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Nominet sacks Jill Finney for involvement in NHS baby deaths 'cover-up'

UK web domain registrar says it is 'impossible' for Finney to continue with her role

The UK's web domain registrar, Nominet, has sacked its Chief Commercial Officer Jill Finney - formerly deputy chief executive of the Care Quality Commission - amid allegations that she was involved in covering up NHS failures over deaths of babies at a Cumbria hospital.

Former CQC chief executive Cynthia Bower also resigned from her post as a non-executive trustee of the Skills for Health lobbying body on Thursday, admitting: "the buck stops with me".

The two women are said to have been present at a meeting where the deletion of an internal review was discussed. The review criticised the regulator's inspections of University Hospitals of Morecambe Bay NHS Foundation Trust.

Finney and Bower have both denied being involved in a cover-up. However, CQC whistleblower Kay Sheldon claims to have been prevented from taking part in the Mid Staffs Public Inquiry on Patient Experience in October 2011.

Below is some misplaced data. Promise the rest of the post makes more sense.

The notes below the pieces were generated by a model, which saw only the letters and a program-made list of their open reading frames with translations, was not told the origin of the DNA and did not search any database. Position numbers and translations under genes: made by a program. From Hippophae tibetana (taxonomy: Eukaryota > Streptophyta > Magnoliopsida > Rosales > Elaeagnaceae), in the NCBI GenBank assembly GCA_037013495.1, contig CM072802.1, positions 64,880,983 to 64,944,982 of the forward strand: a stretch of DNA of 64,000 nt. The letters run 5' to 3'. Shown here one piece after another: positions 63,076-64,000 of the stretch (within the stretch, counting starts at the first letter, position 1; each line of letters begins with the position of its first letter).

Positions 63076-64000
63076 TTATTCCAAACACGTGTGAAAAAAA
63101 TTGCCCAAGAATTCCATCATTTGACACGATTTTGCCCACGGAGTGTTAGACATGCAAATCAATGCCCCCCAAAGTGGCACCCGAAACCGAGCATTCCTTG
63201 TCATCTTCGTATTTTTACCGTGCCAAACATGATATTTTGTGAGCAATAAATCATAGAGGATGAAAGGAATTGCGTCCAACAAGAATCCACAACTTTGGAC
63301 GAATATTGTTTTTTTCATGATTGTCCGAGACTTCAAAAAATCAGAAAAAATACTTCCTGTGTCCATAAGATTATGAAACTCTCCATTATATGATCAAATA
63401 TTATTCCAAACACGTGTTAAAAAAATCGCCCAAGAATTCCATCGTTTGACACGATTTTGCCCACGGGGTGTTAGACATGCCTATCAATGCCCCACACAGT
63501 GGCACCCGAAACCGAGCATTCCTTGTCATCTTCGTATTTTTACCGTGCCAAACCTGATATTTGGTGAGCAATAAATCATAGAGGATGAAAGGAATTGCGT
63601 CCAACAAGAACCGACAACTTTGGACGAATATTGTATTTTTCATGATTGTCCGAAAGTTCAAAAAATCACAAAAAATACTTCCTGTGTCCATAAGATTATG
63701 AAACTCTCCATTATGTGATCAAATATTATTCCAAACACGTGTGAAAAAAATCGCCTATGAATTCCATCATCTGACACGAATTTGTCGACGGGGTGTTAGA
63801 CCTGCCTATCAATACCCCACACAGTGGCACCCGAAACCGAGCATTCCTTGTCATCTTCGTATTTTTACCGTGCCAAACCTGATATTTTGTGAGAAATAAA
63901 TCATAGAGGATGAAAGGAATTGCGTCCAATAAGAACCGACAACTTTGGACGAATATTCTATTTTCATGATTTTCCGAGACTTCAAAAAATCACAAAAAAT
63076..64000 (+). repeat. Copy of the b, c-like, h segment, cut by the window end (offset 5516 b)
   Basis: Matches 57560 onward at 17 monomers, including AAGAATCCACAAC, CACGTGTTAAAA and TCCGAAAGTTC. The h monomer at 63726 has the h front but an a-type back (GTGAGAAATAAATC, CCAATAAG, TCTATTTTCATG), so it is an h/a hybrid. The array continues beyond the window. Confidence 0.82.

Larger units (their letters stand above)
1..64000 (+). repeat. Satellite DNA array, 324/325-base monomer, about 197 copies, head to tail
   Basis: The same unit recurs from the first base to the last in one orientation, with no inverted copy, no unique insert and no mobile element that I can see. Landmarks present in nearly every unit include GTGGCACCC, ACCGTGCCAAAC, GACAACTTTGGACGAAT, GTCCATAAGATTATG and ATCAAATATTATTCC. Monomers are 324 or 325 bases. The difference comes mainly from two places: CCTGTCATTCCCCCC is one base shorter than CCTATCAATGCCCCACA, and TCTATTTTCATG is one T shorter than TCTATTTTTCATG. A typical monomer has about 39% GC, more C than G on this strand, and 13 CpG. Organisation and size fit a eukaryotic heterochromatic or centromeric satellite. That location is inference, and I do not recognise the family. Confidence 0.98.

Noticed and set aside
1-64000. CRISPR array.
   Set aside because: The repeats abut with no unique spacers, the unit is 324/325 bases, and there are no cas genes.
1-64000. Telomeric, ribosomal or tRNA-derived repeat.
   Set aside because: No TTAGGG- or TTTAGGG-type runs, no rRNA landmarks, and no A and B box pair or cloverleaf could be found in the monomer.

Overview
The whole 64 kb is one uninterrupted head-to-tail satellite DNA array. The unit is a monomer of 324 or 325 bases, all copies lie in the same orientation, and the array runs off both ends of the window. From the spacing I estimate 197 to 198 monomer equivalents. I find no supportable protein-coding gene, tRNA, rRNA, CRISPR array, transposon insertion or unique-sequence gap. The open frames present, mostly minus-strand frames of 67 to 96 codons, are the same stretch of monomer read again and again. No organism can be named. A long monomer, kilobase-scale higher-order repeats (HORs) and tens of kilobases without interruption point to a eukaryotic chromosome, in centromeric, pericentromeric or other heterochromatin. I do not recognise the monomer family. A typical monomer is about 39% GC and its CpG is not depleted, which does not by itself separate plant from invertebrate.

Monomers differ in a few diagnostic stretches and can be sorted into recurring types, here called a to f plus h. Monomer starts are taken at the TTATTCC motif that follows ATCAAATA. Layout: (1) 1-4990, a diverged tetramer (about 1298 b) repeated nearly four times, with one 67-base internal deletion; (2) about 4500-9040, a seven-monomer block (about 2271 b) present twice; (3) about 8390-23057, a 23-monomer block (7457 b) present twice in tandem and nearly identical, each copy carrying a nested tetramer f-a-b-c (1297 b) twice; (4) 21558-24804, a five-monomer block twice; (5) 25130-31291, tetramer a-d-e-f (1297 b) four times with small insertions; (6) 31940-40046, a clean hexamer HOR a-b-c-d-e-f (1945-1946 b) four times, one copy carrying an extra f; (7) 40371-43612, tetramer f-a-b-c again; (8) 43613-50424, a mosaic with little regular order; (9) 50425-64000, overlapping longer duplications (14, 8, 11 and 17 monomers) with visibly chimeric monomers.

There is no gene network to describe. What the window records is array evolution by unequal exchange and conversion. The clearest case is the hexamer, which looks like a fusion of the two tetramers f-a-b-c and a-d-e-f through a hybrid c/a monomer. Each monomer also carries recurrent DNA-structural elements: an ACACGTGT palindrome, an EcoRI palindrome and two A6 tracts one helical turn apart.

"I was advised by Jill Finney that I could only attend as an observer, as a member of staff was already going as a participant," Sheldon said in a statement at the CQC accountability hearing.

"My personal data shows no member of staff was planning to attend and after my request Jill Finney ordered a member of staff to go saying it was "not optional," ie. I was deliberately prevented from attending as an active participant."

Nominet said in a statement that the increasing public scrutiny over Finney's former role at CQC has made it impossible for her to continue with her role and responsibilities at Nominet.

"With regret, we felt it necessary to terminate Jill Finney's employment with immediate effect. Ms Finney will be paid one month's salary in lieu of notice," the company said.

Finney was hired by Nominet in March on a reported salary of over £100,000. The CCO role had been newly created in order to "respond to the challenges of a liberalised domain name market," and Finney was responsible for managing Nominet's existing route-to-market.

The Guardian reports that, before the current controversy surrounding the CQC, Nominet had been poised to promote Finney to the board, with approval expected at a meeting next month.

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